The history of armored transportation stretches as far back as the movement of large cargo. Traditionally, smaller valuables were transported in a more ‘cloak and dagger’ fashion. Carriers would attempt to fit in with other travelers so that they didn’t reveal the value of their cargo. This strategy doesn’t work, however, when the precious cargo is large.
Early transports were caravans with armed personnel. Even Spanish galleons were armed with cannons to battle would-be thieves on trips to the New World. Later, stagecoaches become common. They were outfitted with reinforced lockboxes while guards sat ‘shotgun,’ literally carrying a shotgun for defense. This is the origin of the colloquial term now shouted to secure rights to the front passenger seat.
World War 1 saw the first military armored transport. Tanks, armored personnel carriers, and even an armored Rolls-Royce were developed in the 1910s for the new style of military combat. Armored cars allowed for mobile anti-aircraft guns as well as for safe movement of precious cargo. The success of these vehicles led a Chicago company named Brink’s to beginning armoring school buses for carrying currency in the 1920s. The Brinks armored bus was closely followed by a Model-T full of armed guards.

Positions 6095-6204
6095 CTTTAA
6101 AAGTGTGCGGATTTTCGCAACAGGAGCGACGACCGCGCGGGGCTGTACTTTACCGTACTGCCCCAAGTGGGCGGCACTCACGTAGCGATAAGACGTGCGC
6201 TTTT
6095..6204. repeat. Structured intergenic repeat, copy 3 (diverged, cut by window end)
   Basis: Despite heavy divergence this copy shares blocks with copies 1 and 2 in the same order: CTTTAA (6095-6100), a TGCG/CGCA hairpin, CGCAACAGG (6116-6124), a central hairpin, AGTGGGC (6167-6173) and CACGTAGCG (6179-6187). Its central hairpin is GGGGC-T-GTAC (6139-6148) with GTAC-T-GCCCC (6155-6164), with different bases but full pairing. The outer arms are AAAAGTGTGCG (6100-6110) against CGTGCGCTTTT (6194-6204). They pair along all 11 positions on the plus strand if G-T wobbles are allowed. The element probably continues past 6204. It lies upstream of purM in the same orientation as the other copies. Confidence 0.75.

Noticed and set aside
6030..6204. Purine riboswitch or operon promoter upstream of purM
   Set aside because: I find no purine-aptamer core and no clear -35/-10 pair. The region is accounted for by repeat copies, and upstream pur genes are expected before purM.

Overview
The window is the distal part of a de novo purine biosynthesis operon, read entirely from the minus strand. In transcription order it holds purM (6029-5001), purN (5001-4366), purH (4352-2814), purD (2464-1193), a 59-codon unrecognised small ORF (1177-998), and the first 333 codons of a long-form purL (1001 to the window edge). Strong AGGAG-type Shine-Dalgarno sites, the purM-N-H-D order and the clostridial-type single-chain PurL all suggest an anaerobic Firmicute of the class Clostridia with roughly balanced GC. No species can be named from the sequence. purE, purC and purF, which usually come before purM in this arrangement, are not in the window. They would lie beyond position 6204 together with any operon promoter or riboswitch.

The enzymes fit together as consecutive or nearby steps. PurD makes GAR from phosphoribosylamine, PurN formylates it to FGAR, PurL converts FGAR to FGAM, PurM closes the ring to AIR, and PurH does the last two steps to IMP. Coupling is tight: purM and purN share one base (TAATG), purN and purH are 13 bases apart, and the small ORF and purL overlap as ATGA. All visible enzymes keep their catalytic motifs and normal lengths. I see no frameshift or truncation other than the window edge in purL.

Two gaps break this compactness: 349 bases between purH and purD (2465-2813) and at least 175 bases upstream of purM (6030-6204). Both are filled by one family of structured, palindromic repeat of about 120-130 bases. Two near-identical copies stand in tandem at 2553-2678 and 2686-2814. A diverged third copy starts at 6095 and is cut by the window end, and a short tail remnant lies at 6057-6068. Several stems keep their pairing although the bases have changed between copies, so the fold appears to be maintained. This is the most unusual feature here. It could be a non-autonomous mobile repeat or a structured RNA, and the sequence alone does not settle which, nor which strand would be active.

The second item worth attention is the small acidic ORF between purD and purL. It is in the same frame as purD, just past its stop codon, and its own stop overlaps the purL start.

Many parts of these early armored cars were still made of vulnerable materials. Over the years, the materials used in armored transport have changed from wood and glass to more durable and bullet proof material. Steel is now the most common armor for vehicles. It is hardened by either heat treatment or by the addition of chromium and nickel during production. Windows are now made of thick automotive glass and bulletproof optical plastic.
While armored cars are still used for military purposes, their civilian use is also vital. Armored transportation is now used for the transportation of funds to and from banks and ATMs, medical deliveries and pickups, and other expensive cargo.